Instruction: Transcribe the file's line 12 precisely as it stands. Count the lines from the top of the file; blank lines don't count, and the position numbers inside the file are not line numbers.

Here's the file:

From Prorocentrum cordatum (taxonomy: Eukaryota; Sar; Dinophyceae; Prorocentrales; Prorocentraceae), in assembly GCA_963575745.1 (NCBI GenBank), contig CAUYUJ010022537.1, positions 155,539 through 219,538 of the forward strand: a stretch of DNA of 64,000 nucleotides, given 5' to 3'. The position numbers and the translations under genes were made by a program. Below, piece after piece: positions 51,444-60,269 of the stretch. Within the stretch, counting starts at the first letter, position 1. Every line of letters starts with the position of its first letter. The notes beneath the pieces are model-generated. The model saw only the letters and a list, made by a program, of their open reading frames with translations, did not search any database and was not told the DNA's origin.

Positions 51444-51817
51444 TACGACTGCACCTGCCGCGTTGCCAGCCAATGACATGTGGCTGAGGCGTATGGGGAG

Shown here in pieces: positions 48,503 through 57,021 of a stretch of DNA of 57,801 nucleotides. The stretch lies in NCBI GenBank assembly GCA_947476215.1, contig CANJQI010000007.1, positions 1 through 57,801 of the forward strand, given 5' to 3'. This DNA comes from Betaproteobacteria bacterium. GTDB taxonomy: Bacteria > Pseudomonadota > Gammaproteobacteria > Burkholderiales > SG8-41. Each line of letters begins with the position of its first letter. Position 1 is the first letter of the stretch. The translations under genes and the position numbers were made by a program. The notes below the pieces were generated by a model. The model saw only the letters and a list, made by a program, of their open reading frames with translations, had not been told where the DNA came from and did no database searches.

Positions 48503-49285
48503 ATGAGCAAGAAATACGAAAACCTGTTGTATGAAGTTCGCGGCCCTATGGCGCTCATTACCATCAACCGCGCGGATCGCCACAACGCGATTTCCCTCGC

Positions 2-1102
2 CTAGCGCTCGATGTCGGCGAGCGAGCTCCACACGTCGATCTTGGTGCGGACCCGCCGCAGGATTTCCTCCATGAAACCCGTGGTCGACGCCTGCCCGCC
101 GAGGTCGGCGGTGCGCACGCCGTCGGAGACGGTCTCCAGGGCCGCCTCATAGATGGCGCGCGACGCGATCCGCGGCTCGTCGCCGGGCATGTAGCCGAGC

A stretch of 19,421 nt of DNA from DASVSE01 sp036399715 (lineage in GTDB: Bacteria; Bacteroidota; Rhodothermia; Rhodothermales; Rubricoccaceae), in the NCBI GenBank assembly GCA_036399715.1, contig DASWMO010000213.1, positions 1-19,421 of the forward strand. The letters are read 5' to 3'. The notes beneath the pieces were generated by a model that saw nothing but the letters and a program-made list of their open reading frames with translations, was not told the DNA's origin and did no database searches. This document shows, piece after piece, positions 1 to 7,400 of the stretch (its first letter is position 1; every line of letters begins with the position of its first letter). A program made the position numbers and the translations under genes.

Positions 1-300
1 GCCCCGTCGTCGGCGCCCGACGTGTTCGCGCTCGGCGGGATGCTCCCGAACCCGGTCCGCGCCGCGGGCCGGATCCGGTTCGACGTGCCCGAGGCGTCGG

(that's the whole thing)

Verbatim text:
1 GCCCCGTCGTCGGCGCCCGACGTGTTCGCGCTCGGCGGGATGCTCCCGAACCCGGTCCGCGCCGCGGGCCGGATCCGGTTCGACGTGCCCGAGGCGTCGG